Saving Democracy Costs Money. How Do We Pay for It?

Increasing Civic Participation Is Expensive, But a New Idea—Democratic Action Funds—Could Help Raise the Cash

In this time of rising polarization, authoritarian populism, and maddening big-money politics, leaders often say that it’s up to we the people to save democracy.

But democracy costs money. And democracy—unlike the governments and special interests that seek to control it—has no budget. So how are you and I supposed to pay for all that democracy-saving?

There’s a new and practical answer to that question—called “Democratic Action Funds.”

I first heard a proposal for these from Marjan Ehsassi, a non-resident future of democracy fellow with the Los Angeles-based Berggruen Institute, at a democracy …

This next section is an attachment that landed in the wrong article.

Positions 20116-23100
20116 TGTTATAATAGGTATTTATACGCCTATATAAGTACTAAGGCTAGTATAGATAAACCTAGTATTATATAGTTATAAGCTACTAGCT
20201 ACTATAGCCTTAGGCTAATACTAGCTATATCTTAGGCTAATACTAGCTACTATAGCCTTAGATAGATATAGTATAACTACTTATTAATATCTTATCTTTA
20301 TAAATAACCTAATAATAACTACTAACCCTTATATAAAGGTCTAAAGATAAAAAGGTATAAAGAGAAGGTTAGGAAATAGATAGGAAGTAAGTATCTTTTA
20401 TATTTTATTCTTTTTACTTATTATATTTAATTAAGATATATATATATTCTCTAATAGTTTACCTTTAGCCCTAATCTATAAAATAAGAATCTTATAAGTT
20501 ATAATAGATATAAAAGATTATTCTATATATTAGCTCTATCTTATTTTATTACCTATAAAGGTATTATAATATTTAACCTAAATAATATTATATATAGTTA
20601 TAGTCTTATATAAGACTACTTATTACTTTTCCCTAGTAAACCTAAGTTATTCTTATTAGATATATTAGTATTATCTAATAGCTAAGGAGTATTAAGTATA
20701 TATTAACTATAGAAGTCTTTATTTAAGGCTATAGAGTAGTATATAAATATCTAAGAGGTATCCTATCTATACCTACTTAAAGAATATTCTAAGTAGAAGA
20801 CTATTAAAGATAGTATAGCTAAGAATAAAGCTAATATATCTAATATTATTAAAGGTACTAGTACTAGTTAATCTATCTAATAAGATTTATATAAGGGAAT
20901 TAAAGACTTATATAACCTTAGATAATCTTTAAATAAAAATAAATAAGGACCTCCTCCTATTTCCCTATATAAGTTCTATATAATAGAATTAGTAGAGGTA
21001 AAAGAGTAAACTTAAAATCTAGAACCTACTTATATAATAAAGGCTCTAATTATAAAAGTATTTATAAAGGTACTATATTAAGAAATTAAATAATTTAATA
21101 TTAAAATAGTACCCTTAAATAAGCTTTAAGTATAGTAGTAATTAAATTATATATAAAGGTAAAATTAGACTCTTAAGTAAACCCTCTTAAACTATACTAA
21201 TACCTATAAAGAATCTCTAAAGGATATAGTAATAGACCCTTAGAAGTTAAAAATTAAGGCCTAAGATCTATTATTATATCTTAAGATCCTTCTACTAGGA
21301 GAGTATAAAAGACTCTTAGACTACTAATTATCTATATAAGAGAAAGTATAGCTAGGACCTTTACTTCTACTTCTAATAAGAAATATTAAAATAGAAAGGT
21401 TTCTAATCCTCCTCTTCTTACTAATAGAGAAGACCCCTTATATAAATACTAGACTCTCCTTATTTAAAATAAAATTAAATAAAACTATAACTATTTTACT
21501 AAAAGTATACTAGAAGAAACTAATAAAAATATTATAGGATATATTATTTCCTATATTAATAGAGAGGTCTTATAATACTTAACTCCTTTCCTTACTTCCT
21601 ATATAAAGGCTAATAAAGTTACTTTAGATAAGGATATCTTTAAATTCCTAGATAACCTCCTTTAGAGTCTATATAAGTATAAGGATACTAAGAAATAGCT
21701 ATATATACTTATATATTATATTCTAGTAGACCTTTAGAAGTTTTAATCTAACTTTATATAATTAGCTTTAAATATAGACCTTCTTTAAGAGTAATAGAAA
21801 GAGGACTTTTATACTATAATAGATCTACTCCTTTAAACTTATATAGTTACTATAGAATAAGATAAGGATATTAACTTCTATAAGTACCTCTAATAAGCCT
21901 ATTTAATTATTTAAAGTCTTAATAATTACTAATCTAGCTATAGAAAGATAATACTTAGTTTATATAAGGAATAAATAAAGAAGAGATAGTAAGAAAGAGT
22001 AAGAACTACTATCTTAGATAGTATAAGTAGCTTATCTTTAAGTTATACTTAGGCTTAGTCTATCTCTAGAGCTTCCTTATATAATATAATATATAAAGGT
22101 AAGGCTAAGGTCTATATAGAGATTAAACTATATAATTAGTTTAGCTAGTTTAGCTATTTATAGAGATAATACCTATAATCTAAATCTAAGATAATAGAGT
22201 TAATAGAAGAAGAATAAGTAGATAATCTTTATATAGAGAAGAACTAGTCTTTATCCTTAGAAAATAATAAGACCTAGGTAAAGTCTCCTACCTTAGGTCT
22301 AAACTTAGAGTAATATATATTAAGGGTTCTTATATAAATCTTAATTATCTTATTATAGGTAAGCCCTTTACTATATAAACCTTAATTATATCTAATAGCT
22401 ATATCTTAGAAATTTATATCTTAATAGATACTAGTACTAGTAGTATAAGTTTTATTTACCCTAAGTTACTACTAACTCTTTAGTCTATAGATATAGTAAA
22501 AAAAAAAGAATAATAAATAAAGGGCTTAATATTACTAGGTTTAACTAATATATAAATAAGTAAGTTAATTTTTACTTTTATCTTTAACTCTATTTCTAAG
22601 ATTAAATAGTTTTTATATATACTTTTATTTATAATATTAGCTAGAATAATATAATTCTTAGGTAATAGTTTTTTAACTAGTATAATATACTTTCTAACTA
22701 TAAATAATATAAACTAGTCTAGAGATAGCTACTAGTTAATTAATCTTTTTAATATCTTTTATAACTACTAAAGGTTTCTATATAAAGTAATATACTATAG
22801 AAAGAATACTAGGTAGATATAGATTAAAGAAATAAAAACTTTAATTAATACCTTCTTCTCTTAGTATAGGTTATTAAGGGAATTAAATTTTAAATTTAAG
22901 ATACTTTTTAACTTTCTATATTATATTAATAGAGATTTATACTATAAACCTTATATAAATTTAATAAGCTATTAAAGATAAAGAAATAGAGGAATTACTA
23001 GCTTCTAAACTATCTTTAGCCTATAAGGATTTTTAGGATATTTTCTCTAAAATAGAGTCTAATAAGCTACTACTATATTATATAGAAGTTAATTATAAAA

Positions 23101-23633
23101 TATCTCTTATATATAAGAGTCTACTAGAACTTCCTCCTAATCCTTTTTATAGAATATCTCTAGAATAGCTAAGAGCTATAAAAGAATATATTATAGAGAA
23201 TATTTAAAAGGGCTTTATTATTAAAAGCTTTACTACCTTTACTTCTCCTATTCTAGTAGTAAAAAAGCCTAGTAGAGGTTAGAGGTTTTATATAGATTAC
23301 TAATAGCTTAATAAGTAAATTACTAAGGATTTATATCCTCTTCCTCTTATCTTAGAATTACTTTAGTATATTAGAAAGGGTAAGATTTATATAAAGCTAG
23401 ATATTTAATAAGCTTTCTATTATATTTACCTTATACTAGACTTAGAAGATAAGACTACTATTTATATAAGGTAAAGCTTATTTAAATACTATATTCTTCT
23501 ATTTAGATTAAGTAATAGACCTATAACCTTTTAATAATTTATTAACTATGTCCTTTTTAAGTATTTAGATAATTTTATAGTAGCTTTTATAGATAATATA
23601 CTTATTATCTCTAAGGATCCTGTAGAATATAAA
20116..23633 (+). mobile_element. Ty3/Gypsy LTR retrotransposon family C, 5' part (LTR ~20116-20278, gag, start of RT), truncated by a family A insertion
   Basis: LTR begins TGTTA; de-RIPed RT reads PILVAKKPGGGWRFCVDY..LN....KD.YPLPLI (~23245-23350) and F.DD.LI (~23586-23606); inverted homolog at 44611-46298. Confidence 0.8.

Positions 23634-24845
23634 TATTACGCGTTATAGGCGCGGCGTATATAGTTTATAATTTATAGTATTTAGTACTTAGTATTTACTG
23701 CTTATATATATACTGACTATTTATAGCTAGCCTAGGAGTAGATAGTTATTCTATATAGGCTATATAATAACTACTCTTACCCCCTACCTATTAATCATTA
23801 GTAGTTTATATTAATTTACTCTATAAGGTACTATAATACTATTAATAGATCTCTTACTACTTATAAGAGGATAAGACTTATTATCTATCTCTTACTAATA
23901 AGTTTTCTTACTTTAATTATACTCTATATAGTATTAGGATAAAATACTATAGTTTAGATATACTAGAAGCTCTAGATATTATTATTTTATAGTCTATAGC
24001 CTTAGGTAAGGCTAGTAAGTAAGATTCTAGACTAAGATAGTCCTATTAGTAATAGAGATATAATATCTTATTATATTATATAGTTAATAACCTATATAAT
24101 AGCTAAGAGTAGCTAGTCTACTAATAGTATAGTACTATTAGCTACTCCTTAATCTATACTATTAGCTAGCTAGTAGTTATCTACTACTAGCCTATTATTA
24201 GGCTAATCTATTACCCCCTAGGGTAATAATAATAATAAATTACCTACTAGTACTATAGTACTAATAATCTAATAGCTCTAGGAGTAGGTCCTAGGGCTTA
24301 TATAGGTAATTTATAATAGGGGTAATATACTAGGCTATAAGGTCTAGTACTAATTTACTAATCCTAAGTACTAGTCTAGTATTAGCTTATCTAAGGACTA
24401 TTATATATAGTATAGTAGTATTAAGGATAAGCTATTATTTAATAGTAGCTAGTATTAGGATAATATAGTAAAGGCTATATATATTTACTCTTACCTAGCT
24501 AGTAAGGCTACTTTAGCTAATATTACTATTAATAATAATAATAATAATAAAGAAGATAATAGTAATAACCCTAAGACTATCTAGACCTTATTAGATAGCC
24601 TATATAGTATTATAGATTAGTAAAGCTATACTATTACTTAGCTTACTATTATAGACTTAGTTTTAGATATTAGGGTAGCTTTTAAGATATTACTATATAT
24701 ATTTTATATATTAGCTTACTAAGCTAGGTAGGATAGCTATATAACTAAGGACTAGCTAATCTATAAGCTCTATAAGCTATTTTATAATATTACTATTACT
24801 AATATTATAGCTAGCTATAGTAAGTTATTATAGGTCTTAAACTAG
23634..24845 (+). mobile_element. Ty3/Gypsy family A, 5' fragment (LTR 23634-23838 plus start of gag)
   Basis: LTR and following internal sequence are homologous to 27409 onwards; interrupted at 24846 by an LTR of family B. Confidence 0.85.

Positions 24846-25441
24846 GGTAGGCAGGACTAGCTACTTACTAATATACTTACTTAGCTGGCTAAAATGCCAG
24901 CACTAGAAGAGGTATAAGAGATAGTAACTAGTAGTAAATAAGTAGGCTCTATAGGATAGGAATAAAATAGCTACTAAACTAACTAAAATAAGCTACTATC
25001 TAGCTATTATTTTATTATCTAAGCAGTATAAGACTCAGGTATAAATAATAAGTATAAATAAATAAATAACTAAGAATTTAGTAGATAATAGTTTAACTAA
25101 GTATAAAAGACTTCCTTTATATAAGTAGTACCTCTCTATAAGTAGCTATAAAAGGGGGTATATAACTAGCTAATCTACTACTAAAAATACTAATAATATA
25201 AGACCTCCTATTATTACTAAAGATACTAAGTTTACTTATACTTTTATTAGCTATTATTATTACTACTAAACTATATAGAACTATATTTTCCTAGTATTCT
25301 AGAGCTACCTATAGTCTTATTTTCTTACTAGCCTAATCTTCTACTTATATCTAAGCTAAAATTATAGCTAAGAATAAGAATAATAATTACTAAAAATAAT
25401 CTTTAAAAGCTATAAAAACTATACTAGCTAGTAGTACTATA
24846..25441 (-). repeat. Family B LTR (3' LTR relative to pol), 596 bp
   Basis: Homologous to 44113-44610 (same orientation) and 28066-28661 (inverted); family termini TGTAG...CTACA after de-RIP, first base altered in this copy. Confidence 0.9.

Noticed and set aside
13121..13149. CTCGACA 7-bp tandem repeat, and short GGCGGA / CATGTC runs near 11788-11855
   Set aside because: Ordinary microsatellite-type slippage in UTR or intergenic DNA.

Hawaii Isn’t So Beautiful at the Ballot Box

How Did the Aloha State End up Last in the Nation in Voter Participation?

During Hawaii’s early days as an American state, the late U.S. Senator Daniel K. Inouye would boast about its high voter participation rate.

But since that mid-20th-century high watermark, Hawaii has …